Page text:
Effect of Cultivar, Soil pH, and Insecticide on Foliar Disorders and Growth of Spinach (1988)


Willamette Valley spinach growers have complained of a yellows disorder or chlorosis affecting the crop. Possible causes include Fusarium wilt, which causes a general chlorosis and wilting of the plant as the vascular system is invaded by the fungus; various insect-vectored viruses; and suboptimal pH accompanied by Mn or Al toxicity. In this trial, Fusarium-resistant varieties of spinach as well as non-resistant varieties were seeded on plots of soil with pH from 4.9 to 6.5. Half of each soil pH plot was treated with insecticide in an attempt to pin down the likely cause of yellows/chlorosis problems observed by growers.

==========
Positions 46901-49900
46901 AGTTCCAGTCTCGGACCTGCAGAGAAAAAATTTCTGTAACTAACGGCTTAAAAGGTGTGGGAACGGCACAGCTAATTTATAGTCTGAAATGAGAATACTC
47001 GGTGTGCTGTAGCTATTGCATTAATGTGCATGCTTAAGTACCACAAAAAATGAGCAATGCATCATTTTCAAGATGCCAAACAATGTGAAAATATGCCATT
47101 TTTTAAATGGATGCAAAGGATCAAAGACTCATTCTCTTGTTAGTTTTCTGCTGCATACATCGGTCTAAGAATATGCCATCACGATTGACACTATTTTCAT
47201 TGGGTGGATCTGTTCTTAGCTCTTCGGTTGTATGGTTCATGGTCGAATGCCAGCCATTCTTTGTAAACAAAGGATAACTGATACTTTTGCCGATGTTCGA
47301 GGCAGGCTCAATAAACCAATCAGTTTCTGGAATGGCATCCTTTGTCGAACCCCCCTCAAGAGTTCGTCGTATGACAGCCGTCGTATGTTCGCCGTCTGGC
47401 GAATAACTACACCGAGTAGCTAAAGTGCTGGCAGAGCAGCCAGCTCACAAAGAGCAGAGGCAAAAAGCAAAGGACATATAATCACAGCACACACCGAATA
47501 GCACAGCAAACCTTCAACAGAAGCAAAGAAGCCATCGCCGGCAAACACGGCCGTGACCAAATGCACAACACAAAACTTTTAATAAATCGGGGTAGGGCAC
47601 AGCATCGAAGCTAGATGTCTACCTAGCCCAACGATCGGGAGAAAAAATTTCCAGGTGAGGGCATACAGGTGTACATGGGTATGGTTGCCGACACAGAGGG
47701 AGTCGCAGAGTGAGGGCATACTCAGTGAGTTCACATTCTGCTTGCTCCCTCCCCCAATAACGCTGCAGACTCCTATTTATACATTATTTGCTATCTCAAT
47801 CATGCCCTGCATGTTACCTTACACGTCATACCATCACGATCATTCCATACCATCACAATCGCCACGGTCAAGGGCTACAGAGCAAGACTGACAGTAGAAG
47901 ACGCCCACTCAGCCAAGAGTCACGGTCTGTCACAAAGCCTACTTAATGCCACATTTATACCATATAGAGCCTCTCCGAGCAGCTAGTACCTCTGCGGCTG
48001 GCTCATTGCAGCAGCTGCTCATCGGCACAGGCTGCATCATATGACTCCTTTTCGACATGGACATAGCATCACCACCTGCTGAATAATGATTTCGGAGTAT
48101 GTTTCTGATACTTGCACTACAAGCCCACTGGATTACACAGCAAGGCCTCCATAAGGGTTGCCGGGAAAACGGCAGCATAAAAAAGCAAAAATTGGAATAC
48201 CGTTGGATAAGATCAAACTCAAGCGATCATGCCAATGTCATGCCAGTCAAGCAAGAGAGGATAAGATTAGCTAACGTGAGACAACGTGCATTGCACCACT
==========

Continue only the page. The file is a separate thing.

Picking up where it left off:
In 1974, lime was applied to 40- x 45-foot plots of Willamette silt loam at rates of 0, 4, and 8 tons/acre, and sulfur was applied at 1.0 ton/acre. The four soil pH treatments were replicated four times in randomized complete block design. Soil pH at time of planting in 1987 ranged from 4.9-5.0 for the sulfur treatment to 6.4-6.6 for the 8-ton lime treatment. On 26 May, 1987, 700 pounds/acre of ION-8.7P-8.3K fertilizer was applied to all plots. On 28 May, six cultivars of spinach were seeded on the pH plots with a single row of each cultivar and 3.0 feet between rows. Cultivars were randomized within each pH main plot. The main plots were split by an insecticide spray program, with half of each plot (22.5 feet) receiving biweekly applications of both carbaryl and acephate at 1.0 pounds/acre. Chlorpropham at 2.0 pounds/acre was used for weed control on all plots. Plots were irrigated and cultivated as necessary. An additional 35 pounds N/acre as ammonium nitrate and 25 pounds N/acre as calcium nitrate were sidedressed on 16 June and 9 July, respectively. Yields were not determined but all plots, except for the pH 4.9-5.0, were rated for quality characteristics and yellowing or chlorosis on 17 July.